Title: Silence Is Goldfish
Author: Annabel Pitcher
Year Published: 2015
Source: Physically owned!
Goodreads link: https://www.goodreads.com/book/show/25250548-silence-is-goldfish
“My name is Tess Turner – at least, that’s what I’ve always been told.
I have a voice but it isn’t mine. It used to say things so I’d fit in, to please my parents, to please my teachers. It used to tell the universe I was something I wasn’t. It lied.
It never occurred to me that everyone else was lying too. But the words that really hurt weren’t the lies: it was six hundred and seventeen words of truth that turned my world upside down.
Words scare me, the lies and the truth, so I decided to stop using them.
I am Pluto. Silent. Inaccessible. Billions of miles away from everything I thought I knew.
Tessie-T has never really felt she fitted in and after what she read that night on her father’s blog she knows for certain that she never will. How she deals with her discovery makes an entirely riveting, heart-breaking story told through Tess’s eyes as she tries to find her place in the world.”
Annabel Pitcher is a very popular and critically acclaimed author within the YA community with success for her first two novels Ketchup Clouds & My Sister Lives On The Mantlepiece. Silence Is Goldfish is her third and most recent novel. I won this book in a Twitter giveaway which I was thrilled about because now I had a starting point for her work. And I really really adored this book.
Silence Is Goldfish follows Tess who, after discovering a secret her family kept from her, decides to go mute and not speak to anyone, including teachers & fellow pupils at school like her best friend Isabel. And the only conversation she has is in her head and with a goldfish torch that she buys.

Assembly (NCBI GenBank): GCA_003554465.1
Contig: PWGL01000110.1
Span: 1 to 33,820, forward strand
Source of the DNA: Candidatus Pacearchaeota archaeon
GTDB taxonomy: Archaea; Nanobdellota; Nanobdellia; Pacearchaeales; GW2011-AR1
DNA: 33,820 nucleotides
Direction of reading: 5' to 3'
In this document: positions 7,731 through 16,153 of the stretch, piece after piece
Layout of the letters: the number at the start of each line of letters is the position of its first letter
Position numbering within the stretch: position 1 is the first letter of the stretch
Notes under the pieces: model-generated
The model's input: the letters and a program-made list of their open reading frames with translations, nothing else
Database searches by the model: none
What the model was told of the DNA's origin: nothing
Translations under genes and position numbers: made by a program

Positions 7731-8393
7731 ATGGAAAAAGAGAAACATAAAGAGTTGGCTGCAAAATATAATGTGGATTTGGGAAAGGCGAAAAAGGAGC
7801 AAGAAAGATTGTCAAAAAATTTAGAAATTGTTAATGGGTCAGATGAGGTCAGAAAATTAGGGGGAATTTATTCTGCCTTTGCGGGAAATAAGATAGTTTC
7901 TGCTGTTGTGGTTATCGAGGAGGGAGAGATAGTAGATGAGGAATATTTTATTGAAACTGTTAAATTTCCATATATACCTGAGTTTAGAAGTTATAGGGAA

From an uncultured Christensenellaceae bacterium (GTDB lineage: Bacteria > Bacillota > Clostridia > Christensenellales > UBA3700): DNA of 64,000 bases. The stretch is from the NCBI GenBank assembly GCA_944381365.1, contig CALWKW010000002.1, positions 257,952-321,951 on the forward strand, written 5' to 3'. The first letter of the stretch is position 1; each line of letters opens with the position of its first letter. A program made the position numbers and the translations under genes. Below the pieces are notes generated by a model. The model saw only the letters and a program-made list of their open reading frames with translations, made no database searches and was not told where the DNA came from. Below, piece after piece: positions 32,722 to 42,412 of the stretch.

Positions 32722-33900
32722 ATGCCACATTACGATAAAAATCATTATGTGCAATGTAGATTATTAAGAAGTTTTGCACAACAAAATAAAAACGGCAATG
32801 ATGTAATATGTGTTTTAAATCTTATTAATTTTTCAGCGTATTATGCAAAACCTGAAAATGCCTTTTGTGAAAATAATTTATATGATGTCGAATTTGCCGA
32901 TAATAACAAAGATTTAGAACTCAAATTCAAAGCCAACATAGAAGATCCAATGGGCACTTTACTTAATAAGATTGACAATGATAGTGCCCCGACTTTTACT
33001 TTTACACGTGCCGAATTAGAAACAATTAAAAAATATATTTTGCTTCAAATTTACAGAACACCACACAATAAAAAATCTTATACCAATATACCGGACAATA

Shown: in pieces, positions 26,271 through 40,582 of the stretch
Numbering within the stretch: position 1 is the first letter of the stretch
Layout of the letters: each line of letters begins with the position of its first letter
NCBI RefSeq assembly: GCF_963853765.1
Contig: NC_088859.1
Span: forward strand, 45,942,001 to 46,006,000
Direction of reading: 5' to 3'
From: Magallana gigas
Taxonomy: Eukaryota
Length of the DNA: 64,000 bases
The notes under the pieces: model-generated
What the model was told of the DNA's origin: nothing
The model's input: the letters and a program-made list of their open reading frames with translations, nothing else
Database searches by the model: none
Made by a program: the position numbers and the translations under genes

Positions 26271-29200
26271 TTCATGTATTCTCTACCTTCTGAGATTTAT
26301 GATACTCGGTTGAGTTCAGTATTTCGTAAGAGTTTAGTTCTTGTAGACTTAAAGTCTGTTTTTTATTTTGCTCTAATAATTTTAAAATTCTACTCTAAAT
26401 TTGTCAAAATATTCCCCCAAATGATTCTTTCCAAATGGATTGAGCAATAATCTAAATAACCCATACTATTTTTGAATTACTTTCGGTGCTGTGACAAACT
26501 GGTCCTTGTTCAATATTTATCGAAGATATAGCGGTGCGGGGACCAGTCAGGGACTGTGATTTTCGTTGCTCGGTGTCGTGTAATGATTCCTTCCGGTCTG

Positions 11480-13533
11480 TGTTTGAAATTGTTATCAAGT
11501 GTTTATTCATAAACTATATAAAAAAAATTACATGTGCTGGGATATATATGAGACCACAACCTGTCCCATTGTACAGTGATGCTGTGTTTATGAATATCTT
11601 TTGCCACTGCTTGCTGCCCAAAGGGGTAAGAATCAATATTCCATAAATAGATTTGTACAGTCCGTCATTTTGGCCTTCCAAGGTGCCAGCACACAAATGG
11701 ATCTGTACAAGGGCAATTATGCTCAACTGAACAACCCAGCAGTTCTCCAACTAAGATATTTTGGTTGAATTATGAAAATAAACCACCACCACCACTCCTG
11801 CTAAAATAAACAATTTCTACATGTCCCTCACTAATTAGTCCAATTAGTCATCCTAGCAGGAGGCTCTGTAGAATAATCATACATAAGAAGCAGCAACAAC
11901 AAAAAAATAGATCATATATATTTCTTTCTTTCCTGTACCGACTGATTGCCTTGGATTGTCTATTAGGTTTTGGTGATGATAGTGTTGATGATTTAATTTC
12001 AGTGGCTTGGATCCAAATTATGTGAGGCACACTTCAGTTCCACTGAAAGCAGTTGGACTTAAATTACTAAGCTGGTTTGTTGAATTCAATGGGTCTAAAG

At the core of the story, it’s a story about relationships and trust. I don’t want to spoil what happens but Tess ends up reading something on her dad’s computer that ends up making her question her whole life. This leads to her becoming mute and how she navigates through school & life as a mute. The main relationship the novel explores is the relationship between Tess & her parents. I really liked the relationship with her parents because it showed that parents have flaws too. I think we always, unintentionally, put our parents on a pedestal that we do forget that parents make mistakes as well. And that made the book so much more realistic, for me.
The novel also explores a relationship between two of the teachers at Tess’ school that really had me intrigued. Again, I don’t want to spoil. But like we put parents on a pedestal, I think we unintentionally do this for teachers too. Teachers make mistakes as well. Although one of the teachers in this makes a really stupid decision. But you’d know what I’m on about when you read it… 🙂
This is a really great contemporary fiction novel that I highly recommend, that’s not just for young adults. I think if grown ups read this, it would possibly make people understand the teen age more. Before this book I never realised how seriously being silent is taken. People like to note to me whenever I’m quiet but I’ve never realised that it can be seriously worrying for people. After all silence can be the loudest scream.
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